Researchers hope the development of a new app will help people with chronic kidney disease (CKD) by encouraging them to disrupt existing habits and make healthy choices during the day.
CKD is common and costly and is often detected too late to be reversible, according to the Australian Institute of Health and Welfare, but it is largely preventable.
CKD refers to impaired or reduced kidney function that lasts at least three months. Risk factors, including diabetes and obesity, have increased in prevalence over the past few decades in Australia, exposing more people to the risk of CKD.
The app is a collaboration between Federation University researchers and Onmi – a multidisciplinary design company based in the Netherlands and Australia that focuses on improving and maintaining health and wellbeing.
Project leader and Enterprise Systems lecturer Dr Taiwo Oseni said the app would soon be trialled in a pilot study with five CKD participants that will present them with prompts to interrupt existing routines to increase their behavioural flexibility.
"The app incorporates what we refer to as 'Do's' – these are behavioural prompts that will be sent to the participants to encourage them to take different actions than they usually take," Dr Oseni said.
"At the start of the pilot, there will be an intake questionnaire – a few questions to capture the participants' needs, preferences, and contextual information. Based on participants' responses to these questions, certain Do's are selected for them.
"Onmi have designed health-based programs for different conditions and have what's referred to as the Flex-behavioural approach aimed at encouraging behavioural change in participants."
The Kidney Care programme was designed with the input of a nephrologist, and the Federation research team, including Associate Professor Andrew Stranieri and Dr Sally Firmin, will be assessing the information as it is collected during the trial.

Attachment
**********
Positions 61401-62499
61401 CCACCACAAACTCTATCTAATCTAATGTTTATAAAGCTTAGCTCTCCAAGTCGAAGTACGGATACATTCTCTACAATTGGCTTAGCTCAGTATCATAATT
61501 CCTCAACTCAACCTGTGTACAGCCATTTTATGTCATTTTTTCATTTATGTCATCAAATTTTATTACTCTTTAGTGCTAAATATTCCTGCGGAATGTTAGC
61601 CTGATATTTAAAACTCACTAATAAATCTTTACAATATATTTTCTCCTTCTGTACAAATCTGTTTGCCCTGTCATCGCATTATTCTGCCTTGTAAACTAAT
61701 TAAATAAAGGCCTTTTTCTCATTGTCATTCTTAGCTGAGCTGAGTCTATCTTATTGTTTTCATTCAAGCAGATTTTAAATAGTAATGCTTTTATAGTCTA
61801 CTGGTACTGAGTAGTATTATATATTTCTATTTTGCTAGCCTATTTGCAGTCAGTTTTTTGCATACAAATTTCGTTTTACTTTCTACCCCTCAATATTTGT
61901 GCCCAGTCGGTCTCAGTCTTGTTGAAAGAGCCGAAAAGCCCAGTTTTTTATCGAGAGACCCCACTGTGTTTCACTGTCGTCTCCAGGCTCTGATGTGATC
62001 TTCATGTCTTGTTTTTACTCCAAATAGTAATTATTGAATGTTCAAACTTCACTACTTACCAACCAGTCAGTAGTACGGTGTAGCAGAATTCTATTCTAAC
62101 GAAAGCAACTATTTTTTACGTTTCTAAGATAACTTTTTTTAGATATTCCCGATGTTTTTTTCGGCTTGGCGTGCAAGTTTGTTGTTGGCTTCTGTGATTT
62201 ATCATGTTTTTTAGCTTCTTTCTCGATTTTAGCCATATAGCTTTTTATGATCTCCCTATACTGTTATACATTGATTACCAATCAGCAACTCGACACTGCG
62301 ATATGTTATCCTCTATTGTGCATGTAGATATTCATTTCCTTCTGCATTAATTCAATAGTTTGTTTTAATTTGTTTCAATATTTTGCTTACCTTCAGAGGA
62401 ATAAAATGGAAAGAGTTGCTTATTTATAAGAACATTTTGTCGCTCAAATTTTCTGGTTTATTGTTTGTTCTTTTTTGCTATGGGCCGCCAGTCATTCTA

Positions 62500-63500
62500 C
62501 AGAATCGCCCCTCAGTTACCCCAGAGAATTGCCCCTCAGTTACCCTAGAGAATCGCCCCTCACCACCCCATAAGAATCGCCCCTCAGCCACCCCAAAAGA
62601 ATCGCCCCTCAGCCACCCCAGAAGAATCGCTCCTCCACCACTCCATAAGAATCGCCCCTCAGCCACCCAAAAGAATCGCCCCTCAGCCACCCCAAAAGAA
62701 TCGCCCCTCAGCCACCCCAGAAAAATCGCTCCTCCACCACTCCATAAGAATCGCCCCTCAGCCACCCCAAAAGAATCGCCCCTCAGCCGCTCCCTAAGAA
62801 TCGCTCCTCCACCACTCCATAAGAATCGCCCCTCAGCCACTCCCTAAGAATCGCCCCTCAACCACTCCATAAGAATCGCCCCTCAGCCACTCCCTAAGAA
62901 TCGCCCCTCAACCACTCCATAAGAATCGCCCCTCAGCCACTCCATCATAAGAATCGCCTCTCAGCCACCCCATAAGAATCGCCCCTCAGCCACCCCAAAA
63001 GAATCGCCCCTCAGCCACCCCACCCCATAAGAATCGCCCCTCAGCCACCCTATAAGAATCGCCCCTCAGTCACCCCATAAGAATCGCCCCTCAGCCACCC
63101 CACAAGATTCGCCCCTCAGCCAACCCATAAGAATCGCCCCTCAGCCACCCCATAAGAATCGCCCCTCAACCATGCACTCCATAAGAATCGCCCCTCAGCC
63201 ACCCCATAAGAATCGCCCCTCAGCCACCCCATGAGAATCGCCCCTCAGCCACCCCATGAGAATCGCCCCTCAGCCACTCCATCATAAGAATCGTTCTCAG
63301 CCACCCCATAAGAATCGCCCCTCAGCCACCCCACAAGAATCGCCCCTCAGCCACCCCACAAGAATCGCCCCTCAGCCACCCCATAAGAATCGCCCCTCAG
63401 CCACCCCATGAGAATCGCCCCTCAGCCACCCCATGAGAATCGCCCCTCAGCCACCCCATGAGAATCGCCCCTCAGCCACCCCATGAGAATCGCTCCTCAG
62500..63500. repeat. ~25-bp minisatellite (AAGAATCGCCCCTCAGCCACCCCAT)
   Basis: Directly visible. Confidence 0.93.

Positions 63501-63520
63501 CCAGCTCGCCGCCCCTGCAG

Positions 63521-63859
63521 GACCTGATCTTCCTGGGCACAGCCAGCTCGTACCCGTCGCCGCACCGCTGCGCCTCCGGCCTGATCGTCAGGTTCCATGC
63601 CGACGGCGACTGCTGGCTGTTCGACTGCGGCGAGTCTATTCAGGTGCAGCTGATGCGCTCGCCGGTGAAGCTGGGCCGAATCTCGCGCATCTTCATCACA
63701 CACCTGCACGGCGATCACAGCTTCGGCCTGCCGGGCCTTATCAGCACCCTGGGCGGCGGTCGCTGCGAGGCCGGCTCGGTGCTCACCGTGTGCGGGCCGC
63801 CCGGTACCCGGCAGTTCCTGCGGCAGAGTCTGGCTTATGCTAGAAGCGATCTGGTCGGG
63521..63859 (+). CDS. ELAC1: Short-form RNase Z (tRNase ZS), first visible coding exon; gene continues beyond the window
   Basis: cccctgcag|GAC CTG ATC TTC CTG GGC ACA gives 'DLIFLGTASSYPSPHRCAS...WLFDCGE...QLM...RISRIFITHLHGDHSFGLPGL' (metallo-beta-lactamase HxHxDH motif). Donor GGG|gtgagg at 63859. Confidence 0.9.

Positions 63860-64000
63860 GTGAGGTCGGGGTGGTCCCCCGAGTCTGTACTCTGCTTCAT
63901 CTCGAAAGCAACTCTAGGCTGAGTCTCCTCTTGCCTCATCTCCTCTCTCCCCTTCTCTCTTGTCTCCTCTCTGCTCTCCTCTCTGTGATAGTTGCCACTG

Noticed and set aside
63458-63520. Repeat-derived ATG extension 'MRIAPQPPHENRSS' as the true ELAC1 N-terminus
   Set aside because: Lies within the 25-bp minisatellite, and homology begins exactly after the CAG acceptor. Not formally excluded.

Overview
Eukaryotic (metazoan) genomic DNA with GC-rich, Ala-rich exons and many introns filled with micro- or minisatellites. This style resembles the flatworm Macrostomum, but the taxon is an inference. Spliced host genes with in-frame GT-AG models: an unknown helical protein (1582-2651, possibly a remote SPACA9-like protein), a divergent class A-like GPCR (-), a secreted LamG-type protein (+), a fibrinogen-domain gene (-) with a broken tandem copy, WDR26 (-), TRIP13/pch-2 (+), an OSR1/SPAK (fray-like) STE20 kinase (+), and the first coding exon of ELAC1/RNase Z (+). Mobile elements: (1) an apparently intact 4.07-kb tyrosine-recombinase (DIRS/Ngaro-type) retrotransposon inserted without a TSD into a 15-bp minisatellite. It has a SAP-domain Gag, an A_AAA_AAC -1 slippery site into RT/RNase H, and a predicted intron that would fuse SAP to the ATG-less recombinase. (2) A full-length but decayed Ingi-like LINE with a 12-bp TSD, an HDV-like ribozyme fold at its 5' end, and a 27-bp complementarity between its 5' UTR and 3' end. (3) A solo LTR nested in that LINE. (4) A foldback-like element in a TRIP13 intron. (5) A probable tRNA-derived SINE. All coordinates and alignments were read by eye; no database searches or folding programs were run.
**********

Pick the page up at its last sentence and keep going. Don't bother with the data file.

"We assess the program from a methodological approach that helps us capture the context in which this intervention is being introduced and the outcomes of the intervention," Dr Oseni said.
The trial's five participants are members of a support network who often meet to discuss living with CKD.
"We're still in the early stages of the project, and eventually, we hope to scale this up and do a clinical trial in a dialysis unit," Dr Oseni said.
"Each of the participants will be given a smartwatch, and they will start recording their fluid intake using the device for two weeks. After the two weeks, we will then introduce them to the app, which will give them messages they will need to respond to."
"We will have access to this information in the back end. This, in addition to interviews with participants, will assist us in uncovering the underlying mechanisms that can facilitate the outcome or maybe even hinder the outcome."
Dr Oseni has a background in electronics/electrical engineering and Information Systems, and her current research interest is in how people benefit from the introduction of IT initiatives in diverse contexts.
"In looking at IT initiatives, I'm approaching it from a critical realism perspective. And the specific approach in critical realism is the CIMO [Context, Intervention/Initiative, Mechanism, Outcome] approach," Dr Oseni said.
"We're trying to understand the specific context in which a particular technology initiative is introduced and then work out the expected outcomes, emphasising the underlying mechanisms that facilitate or inhibit such outcomes.
"This is what we have done in this project. We're looking at the context of chronic kidney disease, and the initiative here is this behavioural change program, which is embedded in an application that then becomes the IT initiative. The outcome we expect here is specifically self-efficacy so that there is an enhancement of how the patients view their ability to manage the disease or to manage their condition and have a happy life despite the condition.
"We want to understand what mechanisms may allow that to happen."